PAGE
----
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Steal Heaven at San Diego Rep - Image by Daren Scott
Steal Heaven at San Diego Rep

Steal Heaven

Earnest intentions, not fully realized. There’s about 35 minutes of solid entertainment and edification in Herbert Siguenza’s 90-plus minute tribute to Abbie Hoffman, activist, co-founder of the Youth International Party (aka. the “Yippies”), and media junky.

There’s also an infectious spirit of Old Time Commitment that links the slow-paced, often under-rehearsed scenes and makes the show an intermittent pleasure — albeit one that needs revising.

Hoffman was the court jester of Sixties radicalism. His antics, like stopping the New York Stock Exchange by spilling money (mostly fake) from the gallery, gained him national attention. As did two books, Revolution for the Hell of It (1968) and Steal This Book (1971), which so many readers did that some bookstores wouldn’t put it on their shelves (the book also increased sales of #14 brass washers: Scotch-tape the hole in the middle and you had dimes for phone calls).

Hoffman was controversial, even among radicals. According to Peter Coyote of the legendary Diggers — and someone should write a tribute about them! — Hoffman “set himself up to be a leader of the counterculture, and he was undone by that. Big mistake.”

Steal Heaven at San Diego Rep

In Siguenza’s world-premiere comedy, Hoffman’s the “St. Peter for radicals” at the Pearly Gates. The “Big Kahuna” has him inspect new arrivals for a potential leader. Trish may be the one. A veteran of the Iraq War, she’s got the call, but needs training. So Hoffman teaches her.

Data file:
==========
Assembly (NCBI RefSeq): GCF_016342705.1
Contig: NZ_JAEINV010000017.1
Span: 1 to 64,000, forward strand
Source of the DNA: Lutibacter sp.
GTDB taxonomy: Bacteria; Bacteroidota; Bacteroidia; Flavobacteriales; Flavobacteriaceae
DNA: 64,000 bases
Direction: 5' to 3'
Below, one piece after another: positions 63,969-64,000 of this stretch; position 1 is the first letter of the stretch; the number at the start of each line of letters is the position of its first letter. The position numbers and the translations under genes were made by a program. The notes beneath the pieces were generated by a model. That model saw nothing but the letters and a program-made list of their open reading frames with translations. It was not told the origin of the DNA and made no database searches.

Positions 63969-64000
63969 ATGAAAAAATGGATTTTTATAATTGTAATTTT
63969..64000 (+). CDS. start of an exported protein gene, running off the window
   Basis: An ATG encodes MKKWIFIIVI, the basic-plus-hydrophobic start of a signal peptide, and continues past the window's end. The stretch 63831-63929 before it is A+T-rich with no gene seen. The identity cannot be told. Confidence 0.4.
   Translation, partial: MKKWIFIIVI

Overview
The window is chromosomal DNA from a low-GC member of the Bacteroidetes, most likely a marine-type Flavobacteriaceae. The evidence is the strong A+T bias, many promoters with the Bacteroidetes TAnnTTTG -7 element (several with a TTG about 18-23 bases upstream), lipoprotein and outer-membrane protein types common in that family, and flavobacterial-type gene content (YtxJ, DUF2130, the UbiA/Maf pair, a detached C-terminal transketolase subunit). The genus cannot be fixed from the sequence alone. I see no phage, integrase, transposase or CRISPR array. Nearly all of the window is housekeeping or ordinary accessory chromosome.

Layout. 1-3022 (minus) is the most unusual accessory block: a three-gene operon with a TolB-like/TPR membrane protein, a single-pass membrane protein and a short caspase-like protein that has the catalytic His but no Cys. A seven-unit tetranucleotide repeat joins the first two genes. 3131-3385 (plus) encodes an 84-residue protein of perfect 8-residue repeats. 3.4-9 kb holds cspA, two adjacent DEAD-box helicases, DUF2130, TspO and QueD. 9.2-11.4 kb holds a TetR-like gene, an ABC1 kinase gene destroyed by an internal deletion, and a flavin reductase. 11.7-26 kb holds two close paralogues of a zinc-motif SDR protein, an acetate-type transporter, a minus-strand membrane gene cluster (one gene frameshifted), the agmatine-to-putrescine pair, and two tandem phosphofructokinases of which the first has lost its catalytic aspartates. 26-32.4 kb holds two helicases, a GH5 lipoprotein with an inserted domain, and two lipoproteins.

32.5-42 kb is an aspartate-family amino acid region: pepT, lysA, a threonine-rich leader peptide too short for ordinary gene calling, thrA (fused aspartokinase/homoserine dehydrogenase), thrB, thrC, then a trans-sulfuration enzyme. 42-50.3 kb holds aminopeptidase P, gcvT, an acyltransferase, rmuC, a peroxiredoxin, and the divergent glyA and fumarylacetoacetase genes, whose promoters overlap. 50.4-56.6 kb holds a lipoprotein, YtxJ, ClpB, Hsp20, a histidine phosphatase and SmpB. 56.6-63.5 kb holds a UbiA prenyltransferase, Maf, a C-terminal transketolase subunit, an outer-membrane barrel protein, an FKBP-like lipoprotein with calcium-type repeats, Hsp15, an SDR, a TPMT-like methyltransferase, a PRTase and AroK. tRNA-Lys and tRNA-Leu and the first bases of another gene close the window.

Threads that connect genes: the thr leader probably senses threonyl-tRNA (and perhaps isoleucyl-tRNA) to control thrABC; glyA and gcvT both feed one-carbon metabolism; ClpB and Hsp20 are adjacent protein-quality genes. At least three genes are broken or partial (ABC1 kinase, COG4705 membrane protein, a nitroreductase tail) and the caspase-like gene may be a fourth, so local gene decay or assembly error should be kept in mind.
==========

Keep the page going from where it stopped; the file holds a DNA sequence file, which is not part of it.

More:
And she him. One of the best parts of Steal Heaven, it looks both ways. Siguenza doesn’t idealize Hoffman (to quote Barbara Babcock, he “includes the hag with the hagiography”). The piece pokes comedic barbs at tactics then and now.

Steal Heaven unfolds in set pieces. Some — like the lunkhead sentry harassing Trish outside the White House, the song “If I Was a One Percent” (to the tune of “If I Were a Rich Man”), the 30 seconds of George Carlin telling the truth in a video, and Trish’s rap version of “Give Peace a Chance” — are gleaming keepers.

Others, like an LSD trip that do go on, need help.

Heaven, it turns out, also resembles a TV talk show. Guests (in Anastasia Pautova’s apt costumes and performed with comic precision by Mark Pinter) make cameos: George Burns, Albert Einstein, Ronald Reagan, John Lennon, among them. Most need better material.

Funny, wooly-haired, and daffy, Siguenza’s right at home as Hoffman, as is Summer Spiro, who showcases her versatility as Trish. And their tandem work is tops.

Steal Heaven is a comedy, the opposite of Sixties agitprop (agitation and propaganda) theater, where the news got printed in pig’s blood. And maybe Siguenza’s soft-pedaling is the right approach for the Facebook-friendly generation “waiting on the world to change” — as if it will, for the better, all by itself.